Names of Zambian Snakes in Bemba

Snakes are not a very common sight in Zambian towns. I grew up in Kitwe and was a Boy Scout. We used to regularly go out into the forest on camping trips. We heard a lot of stories about snakes but saw relatively few.

Your location and the type of activity you are involved in also determines how likely you are to see a snake. In the sixties, there were new schools built around Kitwe, as in other towns. Demolishing anthills to make way for sports grounds was a common activity for students. Once in a while, we would come across a snake as we worked on these anthills with hoes, picks and shovels. My mother spent a lot of time working in fields growing maize, ground nuts and other crops. She came across more snakes than anyone I know. In the eighties, we lived in Chililabombwe. Every rain season we saw a few baby snakes crawling from the rocky hills to lower ground.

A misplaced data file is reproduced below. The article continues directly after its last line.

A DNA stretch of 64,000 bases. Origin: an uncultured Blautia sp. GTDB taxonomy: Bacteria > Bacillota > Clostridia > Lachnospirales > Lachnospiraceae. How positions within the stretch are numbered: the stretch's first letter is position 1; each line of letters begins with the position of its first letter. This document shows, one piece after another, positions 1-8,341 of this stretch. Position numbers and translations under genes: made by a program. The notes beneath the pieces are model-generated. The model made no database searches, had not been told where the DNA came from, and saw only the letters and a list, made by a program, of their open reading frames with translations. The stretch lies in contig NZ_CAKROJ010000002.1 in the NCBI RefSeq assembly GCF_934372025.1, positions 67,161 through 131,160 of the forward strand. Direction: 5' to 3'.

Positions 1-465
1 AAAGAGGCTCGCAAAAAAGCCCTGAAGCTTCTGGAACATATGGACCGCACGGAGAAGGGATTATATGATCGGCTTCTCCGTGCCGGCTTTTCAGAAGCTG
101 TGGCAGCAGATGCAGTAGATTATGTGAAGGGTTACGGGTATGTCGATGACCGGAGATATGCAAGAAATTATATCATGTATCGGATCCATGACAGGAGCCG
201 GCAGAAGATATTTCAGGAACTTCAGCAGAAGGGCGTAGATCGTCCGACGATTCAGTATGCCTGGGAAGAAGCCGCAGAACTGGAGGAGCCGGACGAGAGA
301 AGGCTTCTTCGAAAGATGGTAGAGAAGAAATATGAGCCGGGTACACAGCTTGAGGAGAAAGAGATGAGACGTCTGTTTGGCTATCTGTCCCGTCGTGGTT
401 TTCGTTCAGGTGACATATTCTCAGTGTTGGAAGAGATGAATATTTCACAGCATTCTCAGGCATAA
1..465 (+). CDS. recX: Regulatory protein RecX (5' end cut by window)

Snakes generally tend to shy away from people. Most of them do not make any animal sounds and they usually quietly blend in with the surroundings due to their highly effective camouflage. This is part of why they are not very commonly seen.

Some snakes are poisonous while others are not. Even the poisonous ones tend to strike only when they are cornered or threatened. Most of the time, snakes do not pose a risk to people.

A knowledge of which snakes are poisonous is useful in case of a snake bite as this will determine the type of anti-venom treatment at the hospital where necessary.

The following are some of the common snakes around Zambia with their Bemba names. If you know the names in other Zambian languages, please feel free to leave your comments below so that we can add your knowledge to ours for the benefit of other readers.